HOSPITAL bosses have been forced to choose between treating patients in corridors or in the back of ambulances as they prepare for another shortage of beds this winter.

The struggles continue for already under-pressure NHS staff in Worcestershire ahead of a hectic winter with trust chiefs admitting it is already short of 45 beds.

As many as 20 people a night are waiting in A&E for beds that cannot be provided and the hospital trust is having to make 'risky' moves and decide between moving patients to corridors or keep them in a back of an ambulance for treatment.

The crisis in the county’s NHS has led to one call for the government to intervene and declare an emergency at Worcestershire’s hospitals.

Mari Gay, managing director of the new NHS Herefordshire and Worcestershire Integrated Care Board (ICB), admitted the NHS was still in a “very challenging position” in Worcestershire and the system was still struggling with long ambulance handover delays, lack of space and staff shortages as well as rising Covid infections.

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The bleak story painted by the county’s health bosses led Cllr Richard Udall to ask why an emergency had not been declared during the meeting of the health overview and scrutiny committee in County Hall on Monday (October 17).

Hospital trust deputy chief executive Paul Brennan said a new 30-bed short-stay unit at Worcestershire Royal Hospital, which should have opened in February but did not open until July, had made “little to no impact” on tackling waiting times and handover delays.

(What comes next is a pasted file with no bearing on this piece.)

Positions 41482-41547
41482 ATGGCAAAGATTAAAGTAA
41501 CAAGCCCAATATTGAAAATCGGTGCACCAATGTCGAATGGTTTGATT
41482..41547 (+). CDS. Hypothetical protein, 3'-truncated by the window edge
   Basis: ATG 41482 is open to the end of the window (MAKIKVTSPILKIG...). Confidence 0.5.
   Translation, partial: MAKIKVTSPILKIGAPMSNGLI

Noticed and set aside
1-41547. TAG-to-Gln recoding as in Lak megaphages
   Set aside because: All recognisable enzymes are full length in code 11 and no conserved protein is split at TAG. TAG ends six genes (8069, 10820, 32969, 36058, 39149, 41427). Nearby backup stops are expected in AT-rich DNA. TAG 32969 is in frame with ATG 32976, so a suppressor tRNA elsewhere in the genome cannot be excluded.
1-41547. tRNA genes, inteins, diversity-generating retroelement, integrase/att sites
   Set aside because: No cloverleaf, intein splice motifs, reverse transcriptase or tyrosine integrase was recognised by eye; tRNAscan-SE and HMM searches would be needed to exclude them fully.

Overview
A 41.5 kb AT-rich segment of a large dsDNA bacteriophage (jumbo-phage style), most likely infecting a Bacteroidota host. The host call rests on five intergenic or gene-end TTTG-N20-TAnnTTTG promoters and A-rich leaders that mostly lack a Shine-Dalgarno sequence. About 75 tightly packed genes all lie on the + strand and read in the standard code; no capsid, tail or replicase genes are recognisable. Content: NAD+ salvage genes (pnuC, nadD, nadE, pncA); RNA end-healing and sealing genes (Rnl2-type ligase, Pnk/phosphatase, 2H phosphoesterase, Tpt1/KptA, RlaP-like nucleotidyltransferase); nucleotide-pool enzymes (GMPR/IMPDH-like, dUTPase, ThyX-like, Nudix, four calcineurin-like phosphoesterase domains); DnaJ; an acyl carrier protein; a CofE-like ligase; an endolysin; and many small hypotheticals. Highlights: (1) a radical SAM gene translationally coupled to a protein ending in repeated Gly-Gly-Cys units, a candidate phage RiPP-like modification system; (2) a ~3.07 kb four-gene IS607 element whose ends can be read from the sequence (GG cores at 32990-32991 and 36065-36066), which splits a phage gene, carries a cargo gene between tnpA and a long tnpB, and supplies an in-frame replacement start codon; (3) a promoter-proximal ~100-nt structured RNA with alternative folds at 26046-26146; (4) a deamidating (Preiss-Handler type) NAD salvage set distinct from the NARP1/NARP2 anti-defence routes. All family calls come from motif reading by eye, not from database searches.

Mr Brennan said moving patients into corridors did not “have the CQC’s blessing” but the health watchdog was aware the trust was “rebalancing the risk” against having to treat those same people in the back of an ambulance.

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The hospital trust said it has been ‘experimenting’ with the way it moves a number of patients around the hospital after the opening of the temporary ward, which did see the number of hours lost because of handover delays “plummet” from 800 to around 170 in the first week of the trial but shot straight back up to 800 again within the month.

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Mr Brennan said he expects the new ‘model’ to begin to bear fruit and cut delays when much-needed extra space opens up in the hospital’s refurbished Aconbury building in mid-November.

Nevertheless, the hospital is struggling for space with bosses saying that there are often 100 people in an A&E that was built for half that amount with around a fifth of those people in desperate need of a bed that the hospital cannot provide.

A bigger A&E is not expected to open at Worcestershire Royal Hospital until May next year.

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It is not much better at the region’s ambulance service either with one director admitting that long handover delays had been at “catastrophic” levels for 12 months and showing no signs of improving.

Some of the most ‘serious’ and at-risk patients, including those who have had strokes, are still having to wait almost two hours for an ambulance to arrive with many needing help after falls facing agonising waits of 12 hours or more.